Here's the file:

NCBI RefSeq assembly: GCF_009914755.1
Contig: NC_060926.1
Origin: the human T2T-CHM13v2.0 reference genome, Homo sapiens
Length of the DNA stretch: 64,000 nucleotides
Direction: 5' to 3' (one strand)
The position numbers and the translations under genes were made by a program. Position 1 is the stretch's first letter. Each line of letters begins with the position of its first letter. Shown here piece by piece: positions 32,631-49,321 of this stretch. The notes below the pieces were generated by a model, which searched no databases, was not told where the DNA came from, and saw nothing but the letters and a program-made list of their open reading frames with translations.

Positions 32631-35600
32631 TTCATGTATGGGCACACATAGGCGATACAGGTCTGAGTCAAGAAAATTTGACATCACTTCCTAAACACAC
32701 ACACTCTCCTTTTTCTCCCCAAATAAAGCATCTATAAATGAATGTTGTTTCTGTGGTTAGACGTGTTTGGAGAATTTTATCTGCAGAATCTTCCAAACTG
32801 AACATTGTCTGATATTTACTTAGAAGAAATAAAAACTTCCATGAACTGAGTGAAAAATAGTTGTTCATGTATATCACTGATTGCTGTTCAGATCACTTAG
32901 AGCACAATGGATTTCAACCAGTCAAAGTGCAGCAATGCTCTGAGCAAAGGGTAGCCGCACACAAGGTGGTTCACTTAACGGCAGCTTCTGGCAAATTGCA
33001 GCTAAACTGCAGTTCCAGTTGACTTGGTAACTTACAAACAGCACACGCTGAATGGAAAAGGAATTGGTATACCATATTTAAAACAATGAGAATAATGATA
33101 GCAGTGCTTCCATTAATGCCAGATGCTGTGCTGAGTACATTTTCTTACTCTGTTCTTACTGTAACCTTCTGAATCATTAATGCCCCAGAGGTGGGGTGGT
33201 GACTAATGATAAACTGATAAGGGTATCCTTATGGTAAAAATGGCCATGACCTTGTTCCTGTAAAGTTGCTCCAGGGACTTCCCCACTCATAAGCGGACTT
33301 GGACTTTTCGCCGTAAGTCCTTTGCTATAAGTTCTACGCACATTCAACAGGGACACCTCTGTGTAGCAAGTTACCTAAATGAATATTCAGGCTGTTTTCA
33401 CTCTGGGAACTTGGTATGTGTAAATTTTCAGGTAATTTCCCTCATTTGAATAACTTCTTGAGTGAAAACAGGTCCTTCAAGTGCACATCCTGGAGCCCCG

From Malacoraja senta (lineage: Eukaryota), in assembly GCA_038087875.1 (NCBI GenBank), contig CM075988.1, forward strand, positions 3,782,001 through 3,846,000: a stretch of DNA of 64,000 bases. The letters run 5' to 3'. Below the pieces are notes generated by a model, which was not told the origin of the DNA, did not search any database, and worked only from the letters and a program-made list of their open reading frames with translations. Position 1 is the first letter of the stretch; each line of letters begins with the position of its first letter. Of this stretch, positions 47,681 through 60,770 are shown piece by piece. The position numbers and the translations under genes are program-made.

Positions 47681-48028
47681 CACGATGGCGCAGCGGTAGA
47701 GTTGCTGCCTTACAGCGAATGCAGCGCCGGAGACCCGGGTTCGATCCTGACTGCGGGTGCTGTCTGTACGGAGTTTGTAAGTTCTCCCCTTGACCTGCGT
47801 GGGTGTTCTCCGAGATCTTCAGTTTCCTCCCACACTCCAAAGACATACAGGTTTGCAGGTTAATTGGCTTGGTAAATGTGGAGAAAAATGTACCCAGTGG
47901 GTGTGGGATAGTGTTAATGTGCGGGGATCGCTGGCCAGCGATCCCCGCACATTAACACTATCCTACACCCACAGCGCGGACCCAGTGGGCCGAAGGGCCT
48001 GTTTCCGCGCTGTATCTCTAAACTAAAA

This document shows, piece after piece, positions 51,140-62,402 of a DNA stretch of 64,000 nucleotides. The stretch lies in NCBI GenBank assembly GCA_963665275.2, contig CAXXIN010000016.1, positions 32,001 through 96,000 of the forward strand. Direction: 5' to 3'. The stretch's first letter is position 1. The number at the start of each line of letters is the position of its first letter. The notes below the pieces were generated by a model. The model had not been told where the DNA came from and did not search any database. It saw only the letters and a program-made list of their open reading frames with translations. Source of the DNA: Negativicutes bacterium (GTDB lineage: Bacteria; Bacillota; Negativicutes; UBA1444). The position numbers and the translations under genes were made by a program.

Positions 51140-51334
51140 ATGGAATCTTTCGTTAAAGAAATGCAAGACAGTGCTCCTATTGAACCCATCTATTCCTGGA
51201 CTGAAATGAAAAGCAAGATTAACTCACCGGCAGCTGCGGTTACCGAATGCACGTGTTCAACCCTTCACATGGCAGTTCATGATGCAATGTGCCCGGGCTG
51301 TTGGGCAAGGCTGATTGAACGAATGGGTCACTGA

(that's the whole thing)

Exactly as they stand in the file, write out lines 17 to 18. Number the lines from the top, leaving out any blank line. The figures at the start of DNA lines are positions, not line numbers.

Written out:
From Malacoraja senta (lineage: Eukaryota), in assembly GCA_038087875.1 (NCBI GenBank), contig CM075988.1, forward strand, positions 3,782,001 through 3,846,000: a stretch of DNA of 64,000 bases. The letters run 5' to 3'. Below the pieces are notes generated by a model, which was not told the origin of the DNA, did not search any database, and worked only from the letters and a program-made list of their open reading frames with translations. Position 1 is the first letter of the stretch; each line of letters begins with the position of its first letter. Of this stretch, positions 47,681 through 60,770 are shown piece by piece. The position numbers and the translations under genes are program-made.

Positions 47681-48028